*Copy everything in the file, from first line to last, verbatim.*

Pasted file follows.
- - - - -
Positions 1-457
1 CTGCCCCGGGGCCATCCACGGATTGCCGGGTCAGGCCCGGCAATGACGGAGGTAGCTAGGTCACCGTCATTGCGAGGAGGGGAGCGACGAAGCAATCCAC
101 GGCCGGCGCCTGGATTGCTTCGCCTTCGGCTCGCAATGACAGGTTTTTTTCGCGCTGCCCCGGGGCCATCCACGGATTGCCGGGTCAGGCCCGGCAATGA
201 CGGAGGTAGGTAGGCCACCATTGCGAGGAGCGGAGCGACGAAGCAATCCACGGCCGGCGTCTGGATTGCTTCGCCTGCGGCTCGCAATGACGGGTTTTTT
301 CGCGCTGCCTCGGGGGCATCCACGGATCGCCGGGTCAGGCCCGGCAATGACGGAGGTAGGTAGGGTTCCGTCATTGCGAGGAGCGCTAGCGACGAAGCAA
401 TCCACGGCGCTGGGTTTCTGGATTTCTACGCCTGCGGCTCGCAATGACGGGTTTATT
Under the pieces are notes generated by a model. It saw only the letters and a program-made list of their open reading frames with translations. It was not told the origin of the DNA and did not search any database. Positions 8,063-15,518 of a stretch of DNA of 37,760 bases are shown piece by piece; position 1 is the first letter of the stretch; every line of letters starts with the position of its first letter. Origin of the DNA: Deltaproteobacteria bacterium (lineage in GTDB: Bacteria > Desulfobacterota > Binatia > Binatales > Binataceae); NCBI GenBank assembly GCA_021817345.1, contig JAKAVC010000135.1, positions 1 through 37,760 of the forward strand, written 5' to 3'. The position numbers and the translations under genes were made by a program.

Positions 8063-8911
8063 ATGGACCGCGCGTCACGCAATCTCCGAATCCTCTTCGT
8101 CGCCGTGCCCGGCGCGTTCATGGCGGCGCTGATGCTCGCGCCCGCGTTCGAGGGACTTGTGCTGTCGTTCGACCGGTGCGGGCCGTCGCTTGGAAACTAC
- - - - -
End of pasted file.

Positions 1-457
1 CTGCCCCGGGGCCATCCACGGATTGCCGGGTCAGGCCCGGCAATGACGGAGGTAGCTAGGTCACCGTCATTGCGAGGAGGGGAGCGACGAAGCAATCCAC
101 GGCCGGCGCCTGGATTGCTTCGCCTTCGGCTCGCAATGACAGGTTTTTTTCGCGCTGCCCCGGGGCCATCCACGGATTGCCGGGTCAGGCCCGGCAATGA
201 CGGAGGTAGGTAGGCCACCATTGCGAGGAGCGGAGCGACGAAGCAATCCACGGCCGGCGTCTGGATTGCTTCGCCTGCGGCTCGCAATGACGGGTTTTTT
301 CGCGCTGCCTCGGGGGCATCCACGGATCGCCGGGTCAGGCCCGGCAATGACGGAGGTAGGTAGGGTTCCGTCATTGCGAGGAGCGCTAGCGACGAAGCAA
401 TCCACGGCGCTGGGTTTCTGGATTTCTACGCCTGCGGCTCGCAATGACGGGTTTATT
Under the pieces are notes generated by a model. It saw only the letters and a program-made list of their open reading frames with translations. It was not told the origin of the DNA and did not search any database. Positions 8,063-15,518 of a stretch of DNA of 37,760 bases are shown piece by piece; position 1 is the first letter of the stretch; every line of letters starts with the position of its first letter. Origin of the DNA: Deltaproteobacteria bacterium (lineage in GTDB: Bacteria > Desulfobacterota > Binatia > Binatales > Binataceae); NCBI GenBank assembly GCA_021817345.1, contig JAKAVC010000135.1, positions 1 through 37,760 of the forward strand, written 5' to 3'. The position numbers and the translations under genes were made by a program.

Positions 8063-8911
8063 ATGGACCGCGCGTCACGCAATCTCCGAATCCTCTTCGT
8101 CGCCGTGCCCGGCGCGTTCATGGCGGCGCTGATGCTCGCGCCCGCGTTCGAGGGACTTGTGCTGTCGTTCGACCGGTGCGGGCCGTCGCTTGGAAACTAC